The new Covid-19 variant discovered in South Africa, and assigned to the PANGO lineage C.1.2, was first detected in Mpumalanga and Gauteng back in May 2021.
By June 2021, it had spread to KwaZulu-Natal and Limpopo, as well as England and China. As of 13 August, the Pango variant was detected in six of the nine South African provinces.
UPDATE: The Network of Genomic Surveillance in South Africa (NGS-SA) on Monday confirmed the C.1.2 lineage has now been detected in seven provinces.
“The majority of samples have been detected in Gauteng, followed by Limpopo and KwaZulu-Natal. […] Mpumalanga, the Eastern Cape and the Western Cape have two C.1.2 detections each”.
PANGO lineage C.1.2
Where was the new variant detected?
As per the study, the “variant has been detected throughout the third wave of infections in SA from May 2021 onwards and has been detected in seven other countries within Europe, Asia, Africa and Oceania”.
Locally, the variant is in Gauteng, Mpumalanga, KwaZulu-Natal, Limpopo, Eastern Cape and Western Cape. Internationally, it has been detected in Congo, Mauritius, New Zealand, Portugal and Switzerland as well.
Researches say the PANGO lineage C.1.2 “contains many mutations that have been identified in all four variants of concern (Alpha, Beta, Delta and Gamma), as well as three variants of interest (Kappa, Eta, Lambda)”.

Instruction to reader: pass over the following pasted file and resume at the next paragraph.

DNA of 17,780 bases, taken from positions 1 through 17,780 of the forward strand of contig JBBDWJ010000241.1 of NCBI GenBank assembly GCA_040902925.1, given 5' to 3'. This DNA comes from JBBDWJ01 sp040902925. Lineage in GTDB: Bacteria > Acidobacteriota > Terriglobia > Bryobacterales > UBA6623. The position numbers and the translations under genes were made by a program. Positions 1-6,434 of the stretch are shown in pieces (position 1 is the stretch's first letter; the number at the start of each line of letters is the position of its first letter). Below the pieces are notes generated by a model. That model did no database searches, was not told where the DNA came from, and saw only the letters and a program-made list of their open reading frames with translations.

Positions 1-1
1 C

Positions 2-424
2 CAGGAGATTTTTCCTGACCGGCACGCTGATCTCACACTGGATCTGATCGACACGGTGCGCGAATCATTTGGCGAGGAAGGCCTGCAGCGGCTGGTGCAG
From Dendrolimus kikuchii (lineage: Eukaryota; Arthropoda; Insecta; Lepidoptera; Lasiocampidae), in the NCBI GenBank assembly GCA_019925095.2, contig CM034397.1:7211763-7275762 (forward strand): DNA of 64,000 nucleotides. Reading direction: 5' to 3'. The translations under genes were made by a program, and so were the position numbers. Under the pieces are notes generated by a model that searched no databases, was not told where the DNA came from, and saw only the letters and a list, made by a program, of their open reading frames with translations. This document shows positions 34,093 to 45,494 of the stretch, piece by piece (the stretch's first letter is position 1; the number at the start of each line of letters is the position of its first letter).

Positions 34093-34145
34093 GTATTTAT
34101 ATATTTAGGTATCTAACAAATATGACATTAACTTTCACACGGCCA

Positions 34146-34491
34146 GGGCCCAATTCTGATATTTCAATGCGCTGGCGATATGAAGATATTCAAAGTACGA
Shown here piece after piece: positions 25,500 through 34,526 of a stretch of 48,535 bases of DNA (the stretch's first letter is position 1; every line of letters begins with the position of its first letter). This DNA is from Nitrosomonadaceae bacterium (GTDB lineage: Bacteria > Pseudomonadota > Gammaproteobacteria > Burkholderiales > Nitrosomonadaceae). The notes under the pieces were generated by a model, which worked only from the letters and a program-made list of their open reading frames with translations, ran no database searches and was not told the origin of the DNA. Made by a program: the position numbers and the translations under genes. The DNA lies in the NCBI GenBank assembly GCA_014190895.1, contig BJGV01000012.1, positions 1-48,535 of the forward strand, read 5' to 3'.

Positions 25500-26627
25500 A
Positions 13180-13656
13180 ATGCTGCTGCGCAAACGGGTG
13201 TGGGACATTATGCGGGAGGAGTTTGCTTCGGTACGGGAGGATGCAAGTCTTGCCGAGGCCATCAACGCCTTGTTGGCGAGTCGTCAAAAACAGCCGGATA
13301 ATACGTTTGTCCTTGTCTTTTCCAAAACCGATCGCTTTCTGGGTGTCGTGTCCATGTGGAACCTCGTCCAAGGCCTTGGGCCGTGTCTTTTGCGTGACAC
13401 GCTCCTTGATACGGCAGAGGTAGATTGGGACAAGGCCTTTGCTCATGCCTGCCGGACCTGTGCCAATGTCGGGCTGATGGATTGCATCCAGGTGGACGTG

“The C.1.2 lineage is continuing to grow [As of 20 August], there were 80 C.1.2 sequences”.
PANGO lineage C.1.2 mutates 1.7 faster
In addition, the emergence of C.1.2 resulted from a rate of 41.8 mutations per year, meaning it mutates approximately 1.7 times faster than the current global rate.
“This short period of increased evolution compared to the overall viral evolutionary rate was also associated with the emergence of the Alpha, Beta and Gamma VOCs2,3,12,” the researchers say.
The variant is also highly mutated when compared to all other “variants of concern (VOC)” and “variants of interest (VOI)”, and is close to the evolutionary development of the Lambda variant.
Impact yet to be determined
The impact of the new Covid-19 variant on neutralisation antibodies (NAb), following natural infection or vaccineinduced immune response in South Africa, is yet to be determined.
Speaking to New Frame, one of the lead authors Catherine Scheepers said C.1.2 likely emerged after “a prolonged Covid-19 infection and accumulated additional mutations”.
She said it is still unclear whether the new linage is more transmissible than previous Covid-19 mutations. The research team will continue to monitor the C.1.2 variant.
The study – titled, ‘The continuous evolution of SARS-CoV-2 in South Africa: a new lineage with rapid accumulation of mutations of concern and global detection’ – is available in the medRxiv while the article undergoes peer review.